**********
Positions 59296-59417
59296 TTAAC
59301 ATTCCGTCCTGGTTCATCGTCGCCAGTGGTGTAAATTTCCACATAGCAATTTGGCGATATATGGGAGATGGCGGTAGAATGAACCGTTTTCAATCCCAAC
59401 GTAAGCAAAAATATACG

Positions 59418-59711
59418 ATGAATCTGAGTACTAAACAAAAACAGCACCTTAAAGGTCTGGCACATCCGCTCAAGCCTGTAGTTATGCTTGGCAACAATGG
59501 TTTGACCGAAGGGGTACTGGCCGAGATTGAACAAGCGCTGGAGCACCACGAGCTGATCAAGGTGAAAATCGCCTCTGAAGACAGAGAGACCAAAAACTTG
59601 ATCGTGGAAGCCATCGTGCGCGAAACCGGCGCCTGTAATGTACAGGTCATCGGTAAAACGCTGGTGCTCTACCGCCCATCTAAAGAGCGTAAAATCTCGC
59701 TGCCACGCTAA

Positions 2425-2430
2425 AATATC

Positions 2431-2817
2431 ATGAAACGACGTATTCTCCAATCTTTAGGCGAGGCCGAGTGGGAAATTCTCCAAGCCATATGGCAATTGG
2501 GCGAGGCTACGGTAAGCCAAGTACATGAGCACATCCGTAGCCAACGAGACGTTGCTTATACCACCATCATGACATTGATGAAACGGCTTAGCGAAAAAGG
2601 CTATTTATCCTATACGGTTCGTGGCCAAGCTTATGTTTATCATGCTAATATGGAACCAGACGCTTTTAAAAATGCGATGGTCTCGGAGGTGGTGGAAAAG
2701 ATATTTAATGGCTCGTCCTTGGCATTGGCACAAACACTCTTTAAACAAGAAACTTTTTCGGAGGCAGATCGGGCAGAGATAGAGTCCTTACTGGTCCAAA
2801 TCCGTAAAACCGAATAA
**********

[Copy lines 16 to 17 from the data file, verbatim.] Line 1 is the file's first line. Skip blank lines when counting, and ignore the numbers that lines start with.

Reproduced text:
2701 ATATTTAATGGCTCGTCCTTGGCATTGGCACAAACACTCTTTAAACAAGAAACTTTTTCGGAGGCAGATCGGGCAGAGATAGAGTCCTTACTGGTCCAAA
2801 TCCGTAAAACCGAATAA